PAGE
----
BY ANNABELLE JARRETT
First-time director and writer Teng Congcong’s feature debut Send Me to the Clouds is a scathing indictment of the stigma surrounding “leftover women” – and a warmly funny film that humanises the struggles of those born under China’s One Child Policy.
The film, distributed by Cheng Cheng Films, follows the story of Sheng Nan, a 30-something single woman focused on her career as a journalist. Upon being diagnosed with ovarian cancer – the treatment for which may result in the loss of a sex drive and infertility – she is forced to reckon with her lifestyle choices. An offer to ghost-write the autobiography of an elderly retired artist presents an opportunity for her to visit his remote home high in the mountains, and find someone to share a passionate, sexual encounter with for the final time.
Sheng Nan – with “Sheng” sharing the pronunciation of the Chinese character “leftover” and “Nan” as the character for “man,” a potential allusion to her rejection of traditional Chinese femininity – is biting, forthright and an absolute delight in the hands of actress Yao Chen. It is through Sheng Nan that the film delivers its primary message: that society’s treatment of so-called “leftover women” – a category for unmarried women over the age of 27 – is unjust, and such women also live full, nuanced lives that deserve to be recognised and captured.
“Women characters in Chinese films have been limited to two extremes, either victims of human trafficking and domestic violence or young girls in love and wives dealing with familial relationships,” Teng told Cheng Cheng Films. “After decades of modernization, lots of Chinese women now live their lives independently in big cities, but they’ve been underrepresented or even absent in mainstream Chinese films. How they face loneliness, financial difficulties, health problems and love life is rarely seen.”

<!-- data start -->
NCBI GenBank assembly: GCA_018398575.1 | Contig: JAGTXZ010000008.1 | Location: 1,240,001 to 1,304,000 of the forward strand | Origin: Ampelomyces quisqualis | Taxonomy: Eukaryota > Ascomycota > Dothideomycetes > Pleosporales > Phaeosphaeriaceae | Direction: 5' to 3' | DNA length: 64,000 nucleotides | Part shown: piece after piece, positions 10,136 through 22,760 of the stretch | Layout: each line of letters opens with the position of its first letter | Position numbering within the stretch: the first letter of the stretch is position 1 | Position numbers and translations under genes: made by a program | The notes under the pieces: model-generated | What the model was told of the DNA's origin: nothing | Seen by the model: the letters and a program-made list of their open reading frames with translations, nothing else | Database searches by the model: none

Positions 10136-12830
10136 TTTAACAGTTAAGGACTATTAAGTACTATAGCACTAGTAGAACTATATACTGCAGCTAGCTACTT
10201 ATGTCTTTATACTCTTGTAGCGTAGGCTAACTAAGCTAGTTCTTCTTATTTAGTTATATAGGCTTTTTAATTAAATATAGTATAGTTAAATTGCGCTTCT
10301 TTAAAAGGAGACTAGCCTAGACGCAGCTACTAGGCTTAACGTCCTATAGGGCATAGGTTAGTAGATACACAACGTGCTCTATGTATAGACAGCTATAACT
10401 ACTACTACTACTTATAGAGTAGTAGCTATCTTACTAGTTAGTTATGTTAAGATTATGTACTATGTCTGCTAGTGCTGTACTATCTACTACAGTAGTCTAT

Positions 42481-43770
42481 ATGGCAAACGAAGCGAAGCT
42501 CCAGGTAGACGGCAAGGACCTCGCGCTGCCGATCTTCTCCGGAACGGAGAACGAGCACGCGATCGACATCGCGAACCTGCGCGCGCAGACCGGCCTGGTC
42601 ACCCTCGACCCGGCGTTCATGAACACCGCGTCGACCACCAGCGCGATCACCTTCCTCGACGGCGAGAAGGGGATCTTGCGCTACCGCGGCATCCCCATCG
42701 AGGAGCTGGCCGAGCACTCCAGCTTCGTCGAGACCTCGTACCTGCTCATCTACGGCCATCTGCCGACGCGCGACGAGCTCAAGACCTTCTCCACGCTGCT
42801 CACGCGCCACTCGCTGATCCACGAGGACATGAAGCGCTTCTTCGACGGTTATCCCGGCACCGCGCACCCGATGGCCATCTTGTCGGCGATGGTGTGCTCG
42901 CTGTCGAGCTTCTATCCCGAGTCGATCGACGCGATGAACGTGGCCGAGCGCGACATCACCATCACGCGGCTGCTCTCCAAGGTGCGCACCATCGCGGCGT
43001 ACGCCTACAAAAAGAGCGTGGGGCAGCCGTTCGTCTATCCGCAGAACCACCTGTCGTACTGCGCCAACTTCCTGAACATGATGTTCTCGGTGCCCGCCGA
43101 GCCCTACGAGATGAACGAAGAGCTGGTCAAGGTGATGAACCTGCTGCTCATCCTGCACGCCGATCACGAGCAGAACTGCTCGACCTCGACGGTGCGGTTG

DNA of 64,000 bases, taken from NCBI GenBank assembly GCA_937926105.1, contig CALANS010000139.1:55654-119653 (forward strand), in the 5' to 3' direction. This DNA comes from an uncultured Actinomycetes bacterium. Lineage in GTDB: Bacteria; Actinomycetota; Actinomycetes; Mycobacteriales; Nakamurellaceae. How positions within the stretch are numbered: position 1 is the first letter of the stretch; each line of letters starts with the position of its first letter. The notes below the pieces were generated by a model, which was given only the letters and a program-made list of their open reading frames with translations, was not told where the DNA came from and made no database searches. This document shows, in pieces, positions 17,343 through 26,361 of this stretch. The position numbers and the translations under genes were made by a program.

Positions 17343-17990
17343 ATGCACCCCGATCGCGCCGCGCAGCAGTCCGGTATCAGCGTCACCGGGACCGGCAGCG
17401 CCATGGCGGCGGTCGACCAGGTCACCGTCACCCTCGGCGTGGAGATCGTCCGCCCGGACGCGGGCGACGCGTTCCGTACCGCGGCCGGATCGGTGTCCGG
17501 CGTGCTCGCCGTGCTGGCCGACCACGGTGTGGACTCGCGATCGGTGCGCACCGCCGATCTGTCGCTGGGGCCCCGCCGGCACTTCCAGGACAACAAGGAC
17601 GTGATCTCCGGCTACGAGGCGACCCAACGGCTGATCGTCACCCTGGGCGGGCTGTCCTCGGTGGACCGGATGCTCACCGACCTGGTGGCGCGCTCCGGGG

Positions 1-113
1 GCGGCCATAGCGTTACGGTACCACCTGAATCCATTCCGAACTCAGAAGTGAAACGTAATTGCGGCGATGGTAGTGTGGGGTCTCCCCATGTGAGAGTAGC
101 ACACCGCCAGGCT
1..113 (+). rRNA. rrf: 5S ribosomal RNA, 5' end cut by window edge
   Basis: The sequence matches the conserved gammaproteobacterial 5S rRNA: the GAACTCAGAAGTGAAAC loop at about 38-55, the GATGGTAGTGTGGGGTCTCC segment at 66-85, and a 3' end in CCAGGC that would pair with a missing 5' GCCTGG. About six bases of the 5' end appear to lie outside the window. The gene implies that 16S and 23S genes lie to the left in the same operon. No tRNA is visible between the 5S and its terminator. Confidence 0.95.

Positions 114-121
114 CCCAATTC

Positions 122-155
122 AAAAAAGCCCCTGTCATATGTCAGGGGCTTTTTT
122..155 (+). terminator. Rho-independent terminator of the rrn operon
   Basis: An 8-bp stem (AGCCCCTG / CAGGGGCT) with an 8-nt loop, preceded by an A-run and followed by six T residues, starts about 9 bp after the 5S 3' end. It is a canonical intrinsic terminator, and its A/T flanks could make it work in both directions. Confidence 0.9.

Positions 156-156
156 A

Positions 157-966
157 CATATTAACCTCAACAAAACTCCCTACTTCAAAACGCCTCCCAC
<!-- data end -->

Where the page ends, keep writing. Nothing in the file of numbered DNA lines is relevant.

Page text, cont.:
As Leta Hong Fincher outlines in her 2014 book Leftover Women: The Resurgence of Gender Inequality in China, women in China are increasingly faced with pressure to marry and have children as they reach their late twenties. This pressure takes root in part because of traditional Chinese gender norms. Yet it is also created and exacerbated by state-sanctioned messages – as well as media campaigns – interested in prioritising so-called social stability over gender equality, primarily by increasing birth rates among the urban elites as an answer to the growing demographic challenges of an ageing population coupled with a labour shortage.
For Sheng Nan, the “leftover woman” label follows her – literally at one point, in a scene with two people discussing the topic behind her – and she cannot escape. The film’s takeaway is clear: women in China should have the freedom to choose their own path, as Sheng Nan attempts to do, free from the expectations placed on them by their parents, friends, the state and the medical field.